by Margo Hall | photo courtesy Vanderbilt Divinity School
Damien Domenack is an admission fellow and part of the admission team for the Vanderbilt School of Divinity. He recently graduated with a master’s degree in theology and is currently pursuing a Ph.D. He helps people find their calling in ministry and helps them determine if studying theology is right for them.
Damien was drawn to ministry because his mom was a minister. He found some of the same tenants of Christianity in community organizing.
When Damien was younger, he was not accepted by his church and filled that part of his life creating community spaces. He found those same tenants in the LGBT+ community, as well as the immigrant and people of color (POC) communities, that he discovered when moving to New York City to pursue his undergraduate degree.
During his time in New York, he was a part of the Audre Lorde Project and a founding member of Trans Justice. As a member of Trans Justice, he helped start the first-ever trans and gender non-conforming march for social and economic justice.
One of the things he loves about community organizing and working with people is giving people spaces to feel safe and to have conversations. This was a part of his work at the Vanderbilt LGBT+ center on campus. His academic work also includes working with prisons and individuals who are incarcerated. For Domenack, understanding our interconnectedness and roles with our communities is essential, especially for trans people. “Allowing for trans folks to exist outside just the trans bubble, is the reality of our lives,” he states. “The way we push forward in that reality is into that interconnectedness.”
When asked about his path to understanding his relationship with God, he explains he was “made in the image of God, whichever form he chooses to believe in.”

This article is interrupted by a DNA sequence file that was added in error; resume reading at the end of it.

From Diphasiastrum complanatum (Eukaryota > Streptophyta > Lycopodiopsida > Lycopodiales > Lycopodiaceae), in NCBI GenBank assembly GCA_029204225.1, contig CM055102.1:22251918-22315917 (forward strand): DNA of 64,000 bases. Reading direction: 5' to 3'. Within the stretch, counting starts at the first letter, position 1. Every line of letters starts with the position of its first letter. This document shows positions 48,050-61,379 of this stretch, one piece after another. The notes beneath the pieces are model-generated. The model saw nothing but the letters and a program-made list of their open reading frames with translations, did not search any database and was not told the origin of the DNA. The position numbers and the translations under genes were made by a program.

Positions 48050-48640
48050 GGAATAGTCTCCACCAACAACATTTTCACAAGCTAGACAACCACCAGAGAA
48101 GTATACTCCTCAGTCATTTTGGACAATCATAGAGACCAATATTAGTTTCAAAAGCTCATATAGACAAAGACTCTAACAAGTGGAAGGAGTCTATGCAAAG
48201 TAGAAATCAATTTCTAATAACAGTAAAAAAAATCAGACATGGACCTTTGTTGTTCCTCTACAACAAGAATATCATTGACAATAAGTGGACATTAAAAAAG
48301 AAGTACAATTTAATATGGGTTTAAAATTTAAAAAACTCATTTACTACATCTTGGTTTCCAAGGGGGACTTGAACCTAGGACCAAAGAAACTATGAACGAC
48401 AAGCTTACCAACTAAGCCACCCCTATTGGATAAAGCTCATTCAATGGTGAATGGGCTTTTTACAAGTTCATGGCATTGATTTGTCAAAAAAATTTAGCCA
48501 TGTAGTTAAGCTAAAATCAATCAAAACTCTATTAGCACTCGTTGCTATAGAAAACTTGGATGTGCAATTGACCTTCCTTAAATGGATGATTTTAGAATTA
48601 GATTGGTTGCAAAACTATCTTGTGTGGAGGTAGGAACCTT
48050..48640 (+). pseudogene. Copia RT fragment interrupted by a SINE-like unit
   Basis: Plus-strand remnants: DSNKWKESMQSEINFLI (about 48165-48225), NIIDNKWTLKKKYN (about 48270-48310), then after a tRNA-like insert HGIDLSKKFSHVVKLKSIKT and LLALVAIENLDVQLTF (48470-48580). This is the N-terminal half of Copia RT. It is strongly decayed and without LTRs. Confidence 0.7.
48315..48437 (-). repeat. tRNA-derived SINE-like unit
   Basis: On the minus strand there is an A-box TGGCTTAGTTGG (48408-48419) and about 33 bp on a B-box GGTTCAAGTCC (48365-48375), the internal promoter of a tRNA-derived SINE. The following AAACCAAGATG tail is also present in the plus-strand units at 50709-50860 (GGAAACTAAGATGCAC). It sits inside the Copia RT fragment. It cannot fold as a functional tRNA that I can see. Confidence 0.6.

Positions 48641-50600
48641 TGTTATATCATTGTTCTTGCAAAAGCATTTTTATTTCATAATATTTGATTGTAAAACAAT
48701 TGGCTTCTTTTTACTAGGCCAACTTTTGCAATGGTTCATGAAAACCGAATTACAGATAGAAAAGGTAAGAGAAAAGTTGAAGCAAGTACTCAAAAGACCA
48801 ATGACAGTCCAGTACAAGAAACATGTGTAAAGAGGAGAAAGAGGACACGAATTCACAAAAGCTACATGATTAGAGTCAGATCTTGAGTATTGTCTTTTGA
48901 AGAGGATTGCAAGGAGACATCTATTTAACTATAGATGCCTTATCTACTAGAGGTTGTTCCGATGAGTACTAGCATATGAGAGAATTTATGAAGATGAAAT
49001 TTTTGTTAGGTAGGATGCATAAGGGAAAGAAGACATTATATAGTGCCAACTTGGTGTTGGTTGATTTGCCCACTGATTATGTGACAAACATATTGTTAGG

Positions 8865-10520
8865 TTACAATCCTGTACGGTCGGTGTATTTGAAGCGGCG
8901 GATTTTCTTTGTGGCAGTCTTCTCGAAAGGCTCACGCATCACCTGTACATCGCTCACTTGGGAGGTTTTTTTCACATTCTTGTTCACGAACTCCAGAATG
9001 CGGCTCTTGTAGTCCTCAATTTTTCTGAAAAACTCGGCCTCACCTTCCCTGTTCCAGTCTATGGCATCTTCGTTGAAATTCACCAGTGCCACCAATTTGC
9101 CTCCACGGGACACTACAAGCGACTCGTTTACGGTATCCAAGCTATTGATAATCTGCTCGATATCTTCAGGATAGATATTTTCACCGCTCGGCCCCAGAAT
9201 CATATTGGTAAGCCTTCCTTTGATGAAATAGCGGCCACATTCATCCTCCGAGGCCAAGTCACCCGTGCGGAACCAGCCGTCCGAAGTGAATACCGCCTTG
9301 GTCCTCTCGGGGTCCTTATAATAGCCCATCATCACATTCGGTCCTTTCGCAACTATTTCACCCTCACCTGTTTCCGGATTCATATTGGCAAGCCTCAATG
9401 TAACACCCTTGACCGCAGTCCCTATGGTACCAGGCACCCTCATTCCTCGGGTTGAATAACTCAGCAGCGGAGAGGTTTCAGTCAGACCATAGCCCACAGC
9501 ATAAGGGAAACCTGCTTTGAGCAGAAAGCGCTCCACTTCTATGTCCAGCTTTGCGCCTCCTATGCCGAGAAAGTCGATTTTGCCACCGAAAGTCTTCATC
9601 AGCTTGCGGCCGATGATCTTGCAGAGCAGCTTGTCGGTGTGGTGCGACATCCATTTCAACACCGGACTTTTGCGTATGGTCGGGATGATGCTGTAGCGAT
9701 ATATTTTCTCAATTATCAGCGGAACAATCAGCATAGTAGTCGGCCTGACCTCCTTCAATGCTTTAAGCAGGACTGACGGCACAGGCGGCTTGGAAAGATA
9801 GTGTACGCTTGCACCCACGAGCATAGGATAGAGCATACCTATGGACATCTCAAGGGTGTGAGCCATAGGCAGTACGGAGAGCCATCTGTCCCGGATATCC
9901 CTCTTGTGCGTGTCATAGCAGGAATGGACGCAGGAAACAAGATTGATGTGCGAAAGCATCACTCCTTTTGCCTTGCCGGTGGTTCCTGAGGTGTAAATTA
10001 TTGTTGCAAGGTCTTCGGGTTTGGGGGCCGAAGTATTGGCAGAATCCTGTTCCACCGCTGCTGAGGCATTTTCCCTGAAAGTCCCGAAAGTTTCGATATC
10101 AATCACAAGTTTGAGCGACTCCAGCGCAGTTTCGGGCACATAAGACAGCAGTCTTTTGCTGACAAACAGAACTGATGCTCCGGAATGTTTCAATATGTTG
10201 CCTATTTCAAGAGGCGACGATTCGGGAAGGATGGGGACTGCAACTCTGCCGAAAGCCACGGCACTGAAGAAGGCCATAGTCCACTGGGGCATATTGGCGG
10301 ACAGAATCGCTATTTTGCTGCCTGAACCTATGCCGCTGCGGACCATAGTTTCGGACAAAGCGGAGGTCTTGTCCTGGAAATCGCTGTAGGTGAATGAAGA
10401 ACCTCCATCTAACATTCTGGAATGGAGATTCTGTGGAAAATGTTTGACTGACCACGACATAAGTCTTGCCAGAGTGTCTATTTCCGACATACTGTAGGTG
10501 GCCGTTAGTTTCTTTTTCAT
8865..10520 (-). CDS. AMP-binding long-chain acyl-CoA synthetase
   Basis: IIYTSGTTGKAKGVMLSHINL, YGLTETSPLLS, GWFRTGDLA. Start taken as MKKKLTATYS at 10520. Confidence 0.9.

In recounting his religious trauma, Damien talks about how he learned his conflict was not his own. He said it comes from “negative ways of speaking about God” that feeds personal agendas, and that “it is a construct for hate, and that is not God, and that is not Christianity.”
This hate impacts the LGBT+ and other minority communities around the world which means his trauma is a part of an oppressive system. So rather than reconciling what he feels does not belong to him, he focuses on that which is his own.
A ministry based on community
In finding happiness in his life and as a trans person, Damien says, “It didn’t come without challenge and learning about how my body, mind and soul all work together. Was that through Christianity? No. It was through part queer culture, yoga [and] Afrodiasporic religion.” He goes on to say, “It is a part of [my] ancestry and getting to know [myself] and [my] people and [my] trans identity.” Those are the things, he feels, Christian supremacy does not want you to know.
Through this self- discovery, Domenack made the core of his work to be with transgender, non-binary individuals who have religious trauma. That was the work he did at the LGBT+ center on campus and will be his continued work during divinity school. The community work he has dedicated his life to is his ministry.